Bill Gross has taken a sizable position in Mexican government bonds. The ETF version of the the PIMCO Total Return Fund (BOND) has an incredible 10.34% of its market value in Mexican Bonds. That is second only to US Bonds in terms of position sizing. Even more interesting, the average duration of his Mexican Bond holdings is similar to the fund’s holdings in US Bonds, around 5 years.
The investment in Mexican Bonds has the potential to affect the fund’s performance much more dramatically than its other foreign holdings, because of its size and longer duration. The fund has 5.13% of its assets (about half the size of its Mexico Position) invested in Japanese Debt, and its Japanese holdings are all very very short term. As a result, the investment in Japan represents more of a currency diversification play, rather than a bond investment. After Japan, Brazil is the fund’s next largest holding with 2.10% of assets invested in Brazilian bonds.
Why would Bill Gross be interested in Mexico?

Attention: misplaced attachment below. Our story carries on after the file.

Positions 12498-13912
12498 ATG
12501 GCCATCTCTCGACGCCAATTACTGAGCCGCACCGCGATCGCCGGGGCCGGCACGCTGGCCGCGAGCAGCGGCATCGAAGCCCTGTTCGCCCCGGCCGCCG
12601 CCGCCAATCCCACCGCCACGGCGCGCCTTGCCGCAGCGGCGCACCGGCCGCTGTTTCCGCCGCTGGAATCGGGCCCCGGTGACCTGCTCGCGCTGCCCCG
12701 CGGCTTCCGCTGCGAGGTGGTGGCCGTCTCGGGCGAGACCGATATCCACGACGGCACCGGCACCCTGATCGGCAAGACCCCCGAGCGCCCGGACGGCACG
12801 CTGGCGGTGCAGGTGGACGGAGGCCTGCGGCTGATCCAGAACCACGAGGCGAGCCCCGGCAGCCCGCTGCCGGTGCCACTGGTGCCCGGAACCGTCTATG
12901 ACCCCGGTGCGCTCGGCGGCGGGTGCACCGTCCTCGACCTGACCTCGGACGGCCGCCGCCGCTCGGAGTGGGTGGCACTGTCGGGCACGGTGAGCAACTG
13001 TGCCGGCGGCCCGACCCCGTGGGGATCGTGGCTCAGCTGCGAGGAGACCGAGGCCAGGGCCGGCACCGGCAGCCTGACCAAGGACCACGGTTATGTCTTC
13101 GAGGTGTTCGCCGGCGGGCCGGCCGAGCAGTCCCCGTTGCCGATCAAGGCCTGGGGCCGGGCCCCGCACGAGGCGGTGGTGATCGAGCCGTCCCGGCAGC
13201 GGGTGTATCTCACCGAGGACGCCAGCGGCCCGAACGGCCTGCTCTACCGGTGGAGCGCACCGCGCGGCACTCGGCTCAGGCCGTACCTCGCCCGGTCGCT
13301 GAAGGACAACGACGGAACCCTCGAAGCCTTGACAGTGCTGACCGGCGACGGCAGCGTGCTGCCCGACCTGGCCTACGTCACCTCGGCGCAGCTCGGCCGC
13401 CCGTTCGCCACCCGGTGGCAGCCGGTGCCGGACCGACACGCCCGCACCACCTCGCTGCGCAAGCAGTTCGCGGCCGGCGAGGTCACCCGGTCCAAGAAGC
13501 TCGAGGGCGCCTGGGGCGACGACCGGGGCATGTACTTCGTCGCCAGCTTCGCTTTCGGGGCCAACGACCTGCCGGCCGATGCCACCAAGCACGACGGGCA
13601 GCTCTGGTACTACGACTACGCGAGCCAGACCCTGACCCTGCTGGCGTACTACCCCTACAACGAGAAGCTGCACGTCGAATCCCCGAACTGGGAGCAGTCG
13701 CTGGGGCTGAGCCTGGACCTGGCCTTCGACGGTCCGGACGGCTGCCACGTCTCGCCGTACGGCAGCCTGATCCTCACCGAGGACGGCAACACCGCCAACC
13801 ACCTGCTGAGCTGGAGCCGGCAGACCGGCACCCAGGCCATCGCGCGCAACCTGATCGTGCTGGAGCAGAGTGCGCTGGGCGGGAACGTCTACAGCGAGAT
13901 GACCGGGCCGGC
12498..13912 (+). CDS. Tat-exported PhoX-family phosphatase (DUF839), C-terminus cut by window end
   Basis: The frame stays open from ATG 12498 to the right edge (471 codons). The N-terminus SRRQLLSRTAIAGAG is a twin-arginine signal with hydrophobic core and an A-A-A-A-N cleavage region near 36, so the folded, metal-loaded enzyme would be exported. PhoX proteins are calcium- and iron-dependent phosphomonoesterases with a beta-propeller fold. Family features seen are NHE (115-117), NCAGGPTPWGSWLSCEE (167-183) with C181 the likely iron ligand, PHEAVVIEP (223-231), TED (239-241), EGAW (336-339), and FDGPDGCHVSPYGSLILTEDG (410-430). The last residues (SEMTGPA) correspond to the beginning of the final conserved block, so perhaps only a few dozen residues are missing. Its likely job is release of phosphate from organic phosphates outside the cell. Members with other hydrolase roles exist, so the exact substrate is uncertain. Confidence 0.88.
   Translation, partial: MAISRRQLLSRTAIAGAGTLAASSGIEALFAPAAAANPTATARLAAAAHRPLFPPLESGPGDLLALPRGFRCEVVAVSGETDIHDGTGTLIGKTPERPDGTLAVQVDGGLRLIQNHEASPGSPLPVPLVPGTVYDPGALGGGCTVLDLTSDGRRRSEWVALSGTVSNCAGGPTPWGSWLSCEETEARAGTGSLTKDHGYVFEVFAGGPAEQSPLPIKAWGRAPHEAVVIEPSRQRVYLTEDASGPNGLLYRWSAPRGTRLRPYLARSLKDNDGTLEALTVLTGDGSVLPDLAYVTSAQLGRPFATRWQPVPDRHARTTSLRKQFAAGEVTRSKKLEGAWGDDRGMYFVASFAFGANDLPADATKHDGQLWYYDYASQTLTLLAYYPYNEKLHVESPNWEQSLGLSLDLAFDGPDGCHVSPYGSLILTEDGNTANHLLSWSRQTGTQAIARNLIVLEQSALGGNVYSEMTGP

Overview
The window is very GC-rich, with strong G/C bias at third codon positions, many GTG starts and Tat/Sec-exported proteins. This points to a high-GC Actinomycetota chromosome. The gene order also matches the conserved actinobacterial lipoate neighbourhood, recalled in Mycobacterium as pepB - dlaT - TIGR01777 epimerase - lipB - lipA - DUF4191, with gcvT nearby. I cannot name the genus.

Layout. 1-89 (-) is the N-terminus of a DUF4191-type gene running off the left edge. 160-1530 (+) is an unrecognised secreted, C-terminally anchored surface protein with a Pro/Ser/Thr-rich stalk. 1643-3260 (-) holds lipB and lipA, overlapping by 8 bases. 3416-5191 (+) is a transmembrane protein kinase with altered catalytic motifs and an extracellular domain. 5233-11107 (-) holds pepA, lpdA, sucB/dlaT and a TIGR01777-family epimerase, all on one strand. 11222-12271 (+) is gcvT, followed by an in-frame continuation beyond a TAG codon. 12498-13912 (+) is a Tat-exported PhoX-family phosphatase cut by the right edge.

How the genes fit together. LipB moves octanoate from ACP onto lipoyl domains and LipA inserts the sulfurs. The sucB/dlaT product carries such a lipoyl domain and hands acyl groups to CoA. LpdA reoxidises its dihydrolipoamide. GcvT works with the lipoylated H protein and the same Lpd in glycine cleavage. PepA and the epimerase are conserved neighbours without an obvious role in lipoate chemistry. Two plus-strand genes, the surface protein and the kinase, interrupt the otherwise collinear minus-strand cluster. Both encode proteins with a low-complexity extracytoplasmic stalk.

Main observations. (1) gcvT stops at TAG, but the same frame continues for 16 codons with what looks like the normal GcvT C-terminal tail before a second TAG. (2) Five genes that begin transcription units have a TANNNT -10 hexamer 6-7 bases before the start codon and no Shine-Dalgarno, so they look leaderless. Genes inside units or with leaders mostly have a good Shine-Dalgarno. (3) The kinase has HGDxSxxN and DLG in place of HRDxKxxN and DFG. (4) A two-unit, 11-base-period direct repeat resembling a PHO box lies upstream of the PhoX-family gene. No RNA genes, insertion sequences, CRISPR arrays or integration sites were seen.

- Mexico has a debt to GDP ratio of 45% which is quite low when looked at in comparison to countries like the US (at 100% debt to GDP) and Japan (at 200% debt to GDP).
- Mexico’s Central Bank is very focused on fighting inflation which is a long-term positive for the currency and its debt. The central bank lending rate has stood at 4.5% for several years.
- Mexico’s economy continues to show good growth, in the 4 to 5% range.
This is a very different picture of Mexico than one would get from the nightly news, where they portray the country as a war between the government and drug cartels. After doing this initial piece of research I was curious about how to go about investing in Mexican debt. According to Bloomberg, peso denominated date with a maturity of 2024 was paying a yield of 5.30%. A nice juicy yield compared to treasuries.
Then came the disappointing part of the process, I could not find an easy want to invest in Mexican debt. There are some funds that invest in Latin America, but I could not find a single one that was country specific to Mexico.